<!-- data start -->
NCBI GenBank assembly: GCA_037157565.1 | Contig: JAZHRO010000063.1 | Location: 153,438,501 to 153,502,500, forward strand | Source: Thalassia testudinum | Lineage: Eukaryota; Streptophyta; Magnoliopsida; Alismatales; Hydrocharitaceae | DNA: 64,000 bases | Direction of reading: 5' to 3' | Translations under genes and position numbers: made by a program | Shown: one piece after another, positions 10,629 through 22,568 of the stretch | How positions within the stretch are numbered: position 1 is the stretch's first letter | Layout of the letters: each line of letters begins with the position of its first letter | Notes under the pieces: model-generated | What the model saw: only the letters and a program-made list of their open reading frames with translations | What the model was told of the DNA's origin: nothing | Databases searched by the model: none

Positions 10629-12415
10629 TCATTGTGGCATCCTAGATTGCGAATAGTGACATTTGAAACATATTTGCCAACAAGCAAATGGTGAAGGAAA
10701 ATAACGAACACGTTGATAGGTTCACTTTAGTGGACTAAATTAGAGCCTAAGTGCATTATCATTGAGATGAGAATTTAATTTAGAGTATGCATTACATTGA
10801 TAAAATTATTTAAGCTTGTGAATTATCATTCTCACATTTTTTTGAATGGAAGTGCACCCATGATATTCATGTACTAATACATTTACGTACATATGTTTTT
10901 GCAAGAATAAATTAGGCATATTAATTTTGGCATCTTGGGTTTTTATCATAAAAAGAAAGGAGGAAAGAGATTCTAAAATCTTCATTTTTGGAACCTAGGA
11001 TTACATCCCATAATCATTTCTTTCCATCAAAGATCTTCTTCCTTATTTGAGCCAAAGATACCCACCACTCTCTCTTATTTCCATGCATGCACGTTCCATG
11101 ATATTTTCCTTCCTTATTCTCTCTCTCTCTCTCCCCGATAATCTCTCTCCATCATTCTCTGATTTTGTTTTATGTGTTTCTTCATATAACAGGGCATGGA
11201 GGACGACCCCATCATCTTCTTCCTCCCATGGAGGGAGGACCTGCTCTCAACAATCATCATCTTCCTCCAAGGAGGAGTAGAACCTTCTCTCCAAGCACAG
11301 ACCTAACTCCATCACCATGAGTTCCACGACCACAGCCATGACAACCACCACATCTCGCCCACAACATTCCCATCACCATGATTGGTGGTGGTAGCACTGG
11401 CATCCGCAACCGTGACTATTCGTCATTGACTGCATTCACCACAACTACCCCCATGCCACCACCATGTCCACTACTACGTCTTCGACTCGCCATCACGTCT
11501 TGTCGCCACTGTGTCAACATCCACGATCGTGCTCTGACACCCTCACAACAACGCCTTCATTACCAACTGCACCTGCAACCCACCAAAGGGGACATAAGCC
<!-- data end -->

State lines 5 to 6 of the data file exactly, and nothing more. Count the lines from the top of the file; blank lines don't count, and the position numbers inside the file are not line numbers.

10801 TAAAATTATTTAAGCTTGTGAATTATCATTCTCACATTTTTTTGAATGGAAGTGCACCCATGATATTCATGTACTAATACATTTACGTACATATGTTTTT
10901 GCAAGAATAAATTAGGCATATTAATTTTGGCATCTTGGGTTTTTATCATAAAAAGAAAGGAGGAAAGAGATTCTAAAATCTTCATTTTTGGAACCTAGGA